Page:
Condensation is an increasingly common problem in the home.

Part of the reason is that all those measures we’ve taken to make our homes more comfortable and energy efficient - such as central heating, cavity wall insulation and double glazing - serve to ‘shut in’ the moisture that actually causes condensation in the first place.

So although double or triple glazing hugely reduces condensation by insulating rooms from the cold outside, it can occasionally be part of the problem. That’s why the the most effective way to combat condensation is to ventilate any affected rooms by partially opening the window or opening up the trickle vents in the top of your window frame, if you have them. (It may feel like you’re letting all the heat escape but actually, you’re replacing warm, moist air with cool, dry air that’s cheaper to heat in the long run.)

If that doesn’t get rid of the problem, there are other steps you can take, depending on what kind of condensation you have and what’s causing it. Use our easy checklist to assess the nature of your condensation problem and the best way to tackle it.

A. Double or triple glazed windows.

If condensation appears on the room side of your windows:

  • Increase natural ventilation by opening windows and/or trickle vents
  • Make sure any room with a freestanding gas or paraffin heater is PERMANENTLY ventilated (NOTE: This required by law)
  • Fit an extractor fan or air heat exchange unit in your bathroom
  • In cold weather especially, keep the heating on a low setting, even when you’re out of the house. Even a couple of degrees extra can be enough to deter condensation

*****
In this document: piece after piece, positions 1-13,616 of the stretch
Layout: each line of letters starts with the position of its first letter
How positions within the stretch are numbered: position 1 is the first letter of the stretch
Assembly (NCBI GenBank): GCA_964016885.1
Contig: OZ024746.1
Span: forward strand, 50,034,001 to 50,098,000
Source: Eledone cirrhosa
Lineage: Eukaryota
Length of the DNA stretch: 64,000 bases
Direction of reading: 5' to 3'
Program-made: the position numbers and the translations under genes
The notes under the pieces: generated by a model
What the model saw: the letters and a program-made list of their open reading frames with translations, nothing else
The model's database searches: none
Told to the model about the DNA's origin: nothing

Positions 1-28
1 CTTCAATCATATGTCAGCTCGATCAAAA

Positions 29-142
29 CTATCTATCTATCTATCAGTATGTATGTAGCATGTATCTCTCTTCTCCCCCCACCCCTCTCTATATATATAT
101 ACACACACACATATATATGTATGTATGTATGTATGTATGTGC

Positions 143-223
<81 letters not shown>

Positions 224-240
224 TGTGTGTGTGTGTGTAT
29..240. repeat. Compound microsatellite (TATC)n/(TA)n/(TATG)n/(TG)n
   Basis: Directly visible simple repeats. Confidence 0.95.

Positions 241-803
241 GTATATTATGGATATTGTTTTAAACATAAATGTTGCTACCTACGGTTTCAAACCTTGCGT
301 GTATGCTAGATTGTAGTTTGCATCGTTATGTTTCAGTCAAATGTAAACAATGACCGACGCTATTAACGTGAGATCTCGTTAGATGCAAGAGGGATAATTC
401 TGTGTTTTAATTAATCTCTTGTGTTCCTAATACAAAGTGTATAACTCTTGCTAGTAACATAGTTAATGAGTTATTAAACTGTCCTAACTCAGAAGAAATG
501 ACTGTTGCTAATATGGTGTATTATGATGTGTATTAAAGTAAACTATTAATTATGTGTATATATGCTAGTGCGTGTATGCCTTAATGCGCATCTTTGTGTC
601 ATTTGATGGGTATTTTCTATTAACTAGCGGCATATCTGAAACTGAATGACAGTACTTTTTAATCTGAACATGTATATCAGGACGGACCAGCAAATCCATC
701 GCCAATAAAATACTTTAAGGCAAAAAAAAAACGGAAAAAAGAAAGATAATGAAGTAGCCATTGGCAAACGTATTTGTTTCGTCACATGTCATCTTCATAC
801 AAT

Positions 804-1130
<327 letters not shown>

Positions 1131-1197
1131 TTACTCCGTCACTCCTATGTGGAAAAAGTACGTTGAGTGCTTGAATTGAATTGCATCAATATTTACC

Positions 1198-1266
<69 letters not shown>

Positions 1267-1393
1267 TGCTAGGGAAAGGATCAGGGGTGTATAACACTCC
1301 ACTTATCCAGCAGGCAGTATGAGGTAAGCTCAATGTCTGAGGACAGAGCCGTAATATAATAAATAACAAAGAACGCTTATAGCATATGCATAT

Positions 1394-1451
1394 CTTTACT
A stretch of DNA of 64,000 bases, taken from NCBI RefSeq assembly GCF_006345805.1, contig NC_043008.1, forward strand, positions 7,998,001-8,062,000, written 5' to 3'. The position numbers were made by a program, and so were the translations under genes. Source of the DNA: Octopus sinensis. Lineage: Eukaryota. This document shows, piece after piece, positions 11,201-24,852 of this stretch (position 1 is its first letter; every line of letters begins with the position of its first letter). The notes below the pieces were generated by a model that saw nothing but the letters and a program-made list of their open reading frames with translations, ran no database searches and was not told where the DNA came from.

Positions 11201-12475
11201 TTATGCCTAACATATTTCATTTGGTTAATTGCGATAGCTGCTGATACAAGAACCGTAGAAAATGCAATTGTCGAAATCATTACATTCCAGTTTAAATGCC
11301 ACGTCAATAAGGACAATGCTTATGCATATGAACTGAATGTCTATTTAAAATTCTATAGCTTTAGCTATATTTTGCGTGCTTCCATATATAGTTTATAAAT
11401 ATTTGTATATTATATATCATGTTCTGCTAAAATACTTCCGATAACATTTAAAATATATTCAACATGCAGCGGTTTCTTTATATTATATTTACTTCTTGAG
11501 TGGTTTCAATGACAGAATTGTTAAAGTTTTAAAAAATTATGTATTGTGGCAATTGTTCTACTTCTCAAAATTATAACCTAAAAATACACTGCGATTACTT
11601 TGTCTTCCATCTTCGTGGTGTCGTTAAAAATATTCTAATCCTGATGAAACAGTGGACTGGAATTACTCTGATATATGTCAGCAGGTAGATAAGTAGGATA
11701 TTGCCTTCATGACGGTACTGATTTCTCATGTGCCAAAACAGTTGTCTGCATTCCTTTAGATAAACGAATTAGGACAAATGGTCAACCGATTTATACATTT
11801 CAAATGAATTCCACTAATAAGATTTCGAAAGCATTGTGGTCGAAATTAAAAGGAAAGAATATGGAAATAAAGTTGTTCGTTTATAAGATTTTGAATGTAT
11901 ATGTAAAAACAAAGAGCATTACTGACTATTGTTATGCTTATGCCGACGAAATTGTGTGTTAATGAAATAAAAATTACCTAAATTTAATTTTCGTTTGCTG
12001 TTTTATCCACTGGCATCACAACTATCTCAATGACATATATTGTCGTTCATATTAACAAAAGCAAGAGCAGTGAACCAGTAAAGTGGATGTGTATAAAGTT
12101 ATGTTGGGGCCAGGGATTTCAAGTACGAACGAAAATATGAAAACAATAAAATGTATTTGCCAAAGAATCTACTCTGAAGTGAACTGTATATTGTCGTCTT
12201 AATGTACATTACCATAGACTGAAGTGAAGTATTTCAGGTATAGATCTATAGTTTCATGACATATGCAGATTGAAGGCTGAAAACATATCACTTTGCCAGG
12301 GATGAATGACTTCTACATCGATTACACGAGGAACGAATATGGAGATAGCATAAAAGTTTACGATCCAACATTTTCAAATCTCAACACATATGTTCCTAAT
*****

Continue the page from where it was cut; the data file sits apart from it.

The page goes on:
• Hang curtains at least 15-20 cm in front of your windows. This will allow warm air to circulate between them and keep the glass surface warm enough to stop condensation forming
  • If your fireplace has been blocked, consider fitting wall vents to increase airflow. If you have a gas fire, check that the back plate has vent holes below the fire, unless this is provided for in the fire design
  • Fix an extractor hood over your hob and make sure it vents to to the outside if possible. Change or cleans filters as often as stated by the manufacturer
  • Draught proof internal doors and keep them closed, particularly those leading from bathrooms and kitchens. You can’t stop moisture circulating through your house altogether, but limiting its movement will help
  • Wherever possible, fit radiators directly beneath windows, This will increase the surface temperature of the inner glass and prevent moisture condensing onto it

If condensation appears on your window frames:

This is usually limited to steel or aluminium frames.

Most modern profiles have a thermal break built into them to prevent heat escaping through the frames to the outside, so any condensation is usually the result of poor fitting or a failure within the frame itself.

The solution

  • If the problem persists, call your local Eurocell installer for advice.

If condensation appears on the outside of your windows:

This is a natural consequence of weather conditions and doesn't indicate a fault with your double glazing windows.

The solution

  • To clear any excess water, uses a squeegee followed by a dry cloth

If condensation occurs inside the sealed glazed unit:

This indicates a failure with the unit itself.

The solution

  • If your windows are still under warranty, call the manufacturer or your installer

B. Secondary double glazing

If condensation appears on the inside surface of the outer glass:

Secondary double glazing doesn’t provide a completely airtight seal between glass layers, so air can inevitably creep in between them, where it will meet the cold outer glass window and produce condensation.

  • Make the seal between the secondary glass and the original single glazed window as airtight as possible
  • Check desiccant packages for moisture. If necessary, dry them out on radiators or replace with new ones
  • Check for moisture in any unsealed wooden separators and replace if necessary
  • Try to limit how often you open the secondary glazing, particularly in cold weather, to limit the volume of warm, moist air that gets behind it
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